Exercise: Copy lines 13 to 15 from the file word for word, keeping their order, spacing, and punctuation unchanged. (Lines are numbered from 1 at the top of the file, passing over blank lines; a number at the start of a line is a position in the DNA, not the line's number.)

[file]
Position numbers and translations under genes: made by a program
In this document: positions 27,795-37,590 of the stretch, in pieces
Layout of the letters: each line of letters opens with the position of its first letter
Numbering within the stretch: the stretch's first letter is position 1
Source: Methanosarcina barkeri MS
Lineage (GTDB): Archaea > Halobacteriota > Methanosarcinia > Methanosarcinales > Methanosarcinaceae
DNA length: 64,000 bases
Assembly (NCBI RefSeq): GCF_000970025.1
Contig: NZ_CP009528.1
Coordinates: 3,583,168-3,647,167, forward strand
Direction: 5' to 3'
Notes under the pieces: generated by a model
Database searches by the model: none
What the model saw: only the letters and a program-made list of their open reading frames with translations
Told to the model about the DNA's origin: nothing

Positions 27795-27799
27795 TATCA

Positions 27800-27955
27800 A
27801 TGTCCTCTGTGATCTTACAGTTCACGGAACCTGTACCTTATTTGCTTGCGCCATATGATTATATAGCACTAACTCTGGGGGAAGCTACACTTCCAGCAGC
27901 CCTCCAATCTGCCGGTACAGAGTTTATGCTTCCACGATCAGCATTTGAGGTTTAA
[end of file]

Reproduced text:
Database searches by the model: none
What the model saw: only the letters and a program-made list of their open reading frames with translations
Told to the model about the DNA's origin: nothing